· What is tenancy in common?
Tenancy-in-common is ownership of property between two or more people. Each of the owners owns a percentage of the property, called an undivided interest. An undivided interest means that each tenant in common owns a part of the property but there is no way to identify which part he or she owns.
All the owners of tenancy-in-common property have the right to use and possess the property during their lives, no matter what percentage each person owns. Unless some other agreement is reached, tenants in common may give away or sell their interest in the property. Typically, in dealing with their property, tenants in common are very much like sole owners.
They may also leave their interest in the property to anyone they choose at their death.
· Does tenancy in common have a right of survivorship feature?
No. Property owned by tenants in common does not automatically pass to the surviving owners. If you and your two siblings own a cabin in the mountains as tenants in common, you would have legal title to an undivided one-third of the cabin. Not only are you free to dispose of your interest in the cabin as you determine during your lifetime; you are also free to pass your interest at your death to your beneficiaries under your will or trust or by intestacy if you have no formal estate plan.
· What are some of the advantages of owning property as tenants in common?
Much like a sole owner, a tenant in common is considered to be in control of his or her share of the property. Each tenant has the freedom to give away or sell his or her interest in the property and to leave it to whomever he or she chooses at death.
Tenancy-in-common interests receive a step-up in cost basis for tax purposes. For example, if two tenants in common own a parcel of real estate and one dies, the decedent’s interest in the property will receive a step-up in basis but the surviving tenant’s interest will not.
· What are some disadvantages of owning property as tenants in common?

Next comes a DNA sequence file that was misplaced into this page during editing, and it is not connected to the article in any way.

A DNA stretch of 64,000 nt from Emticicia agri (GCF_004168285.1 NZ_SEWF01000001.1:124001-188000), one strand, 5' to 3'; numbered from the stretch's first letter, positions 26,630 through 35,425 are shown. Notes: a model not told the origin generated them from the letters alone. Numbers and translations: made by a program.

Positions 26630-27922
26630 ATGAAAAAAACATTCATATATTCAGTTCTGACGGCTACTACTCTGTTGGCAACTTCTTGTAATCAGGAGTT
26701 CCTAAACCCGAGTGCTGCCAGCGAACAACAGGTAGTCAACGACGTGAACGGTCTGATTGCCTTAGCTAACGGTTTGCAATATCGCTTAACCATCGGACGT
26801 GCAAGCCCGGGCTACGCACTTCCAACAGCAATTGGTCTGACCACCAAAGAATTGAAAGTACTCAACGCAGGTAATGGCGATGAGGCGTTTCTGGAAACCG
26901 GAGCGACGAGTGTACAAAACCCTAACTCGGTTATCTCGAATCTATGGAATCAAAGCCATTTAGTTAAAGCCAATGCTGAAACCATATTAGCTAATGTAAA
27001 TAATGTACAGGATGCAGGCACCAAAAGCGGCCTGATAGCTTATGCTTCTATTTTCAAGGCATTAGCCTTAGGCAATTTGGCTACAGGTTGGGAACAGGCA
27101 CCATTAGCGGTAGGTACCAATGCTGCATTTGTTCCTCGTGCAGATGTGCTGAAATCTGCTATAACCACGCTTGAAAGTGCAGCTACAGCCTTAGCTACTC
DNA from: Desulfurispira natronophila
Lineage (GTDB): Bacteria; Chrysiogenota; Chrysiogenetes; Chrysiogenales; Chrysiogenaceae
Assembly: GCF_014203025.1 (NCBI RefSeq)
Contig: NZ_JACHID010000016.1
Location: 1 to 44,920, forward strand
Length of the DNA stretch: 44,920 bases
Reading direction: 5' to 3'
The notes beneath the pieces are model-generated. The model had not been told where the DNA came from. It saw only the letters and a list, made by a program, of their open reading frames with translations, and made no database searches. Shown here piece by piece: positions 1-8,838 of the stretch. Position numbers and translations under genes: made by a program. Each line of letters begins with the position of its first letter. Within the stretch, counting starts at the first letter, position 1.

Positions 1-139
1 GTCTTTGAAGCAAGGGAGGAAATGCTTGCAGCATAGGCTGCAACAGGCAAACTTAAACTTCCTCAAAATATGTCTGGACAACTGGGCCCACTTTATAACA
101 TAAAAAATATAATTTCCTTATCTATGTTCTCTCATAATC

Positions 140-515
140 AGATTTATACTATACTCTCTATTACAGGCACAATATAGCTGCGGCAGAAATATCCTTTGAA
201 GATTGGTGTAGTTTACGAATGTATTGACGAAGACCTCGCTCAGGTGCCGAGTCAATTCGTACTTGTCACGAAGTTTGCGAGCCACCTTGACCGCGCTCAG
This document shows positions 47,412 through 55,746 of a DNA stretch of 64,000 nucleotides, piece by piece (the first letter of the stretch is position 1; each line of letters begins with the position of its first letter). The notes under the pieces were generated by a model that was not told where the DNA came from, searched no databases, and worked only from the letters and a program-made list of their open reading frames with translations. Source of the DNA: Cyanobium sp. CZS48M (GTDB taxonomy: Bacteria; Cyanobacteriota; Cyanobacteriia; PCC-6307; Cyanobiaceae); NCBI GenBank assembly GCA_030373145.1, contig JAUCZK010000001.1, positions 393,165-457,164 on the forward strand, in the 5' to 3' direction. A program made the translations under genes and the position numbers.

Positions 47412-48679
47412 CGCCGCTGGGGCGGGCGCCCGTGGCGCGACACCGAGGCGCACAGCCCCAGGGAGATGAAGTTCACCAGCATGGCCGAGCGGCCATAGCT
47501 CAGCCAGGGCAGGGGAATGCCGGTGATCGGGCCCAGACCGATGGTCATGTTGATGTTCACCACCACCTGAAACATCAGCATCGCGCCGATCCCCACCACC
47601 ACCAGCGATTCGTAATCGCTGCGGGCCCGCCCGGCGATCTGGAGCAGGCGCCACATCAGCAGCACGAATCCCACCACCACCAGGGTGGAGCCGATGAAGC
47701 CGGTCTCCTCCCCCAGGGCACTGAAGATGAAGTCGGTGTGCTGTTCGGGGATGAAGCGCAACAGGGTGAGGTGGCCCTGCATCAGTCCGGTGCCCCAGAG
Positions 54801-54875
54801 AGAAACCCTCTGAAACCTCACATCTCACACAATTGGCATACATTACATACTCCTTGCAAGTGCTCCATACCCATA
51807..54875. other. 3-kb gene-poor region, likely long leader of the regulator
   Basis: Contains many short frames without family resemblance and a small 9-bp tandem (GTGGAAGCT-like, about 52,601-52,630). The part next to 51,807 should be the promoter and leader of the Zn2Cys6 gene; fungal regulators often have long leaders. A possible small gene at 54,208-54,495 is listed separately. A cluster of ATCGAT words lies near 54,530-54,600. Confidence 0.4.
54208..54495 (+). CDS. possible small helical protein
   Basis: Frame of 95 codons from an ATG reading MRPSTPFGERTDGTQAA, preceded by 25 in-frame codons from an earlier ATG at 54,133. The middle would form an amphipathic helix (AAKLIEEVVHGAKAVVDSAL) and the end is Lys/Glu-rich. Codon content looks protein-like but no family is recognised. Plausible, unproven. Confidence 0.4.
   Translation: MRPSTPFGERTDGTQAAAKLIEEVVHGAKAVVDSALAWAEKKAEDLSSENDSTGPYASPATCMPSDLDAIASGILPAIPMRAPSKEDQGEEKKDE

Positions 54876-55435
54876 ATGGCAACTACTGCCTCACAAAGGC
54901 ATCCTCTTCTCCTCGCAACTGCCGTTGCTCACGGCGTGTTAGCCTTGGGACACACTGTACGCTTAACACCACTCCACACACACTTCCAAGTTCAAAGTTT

Property that is held by tenants in common may be subject to both living and death probates if an owner becomes disabled or dies. This can create unnecessary expenses and delays. The public nature of the probate process may also cause problems for the owner or for the person who ultimately inherits the property.
In addition, since a tenancy-in-common interest is freely transferable, an owner might, involuntarily, become a tenant in common with someone other than the original co-owner of the property. The co-tenants may not be able to agree regarding the management or sale of the property, creating legal battlefields over control issues.
· Is tenancy in common better than joint tenancy with right of survivorship?
In many respects, tenancy in common is superior to joint tenancy as a form of property ownership. Not only can you control to whom the property will pass at your death, but you can utilize estate tax planning strategies unavailable with joint tenancy property. The major pitfall with tenancy in common is that, as with individual ownership, the property may be subject to the probate process.
· When would you recommend that couples own property as tenants in common?
A married couple often will have one or two assets which are very valuable and which make up the bulk of their combined estate. They may be uncomfortable assigning sole ownership of the assets to one spouse or the other. In this situation, it may make sense because of estate tax planning considerations to have each of them own an undivided one-half of the property as tenants in common. This solution meets the need to allocate assets to each of them for estate tax purposes and allows them to continue as co-owners of the property.
For unmarried persons, holding their property as tenants in common rather than as joint tenants ensures that the property will pass to an owner’s intended heirs rather than to the remaining co-owners.
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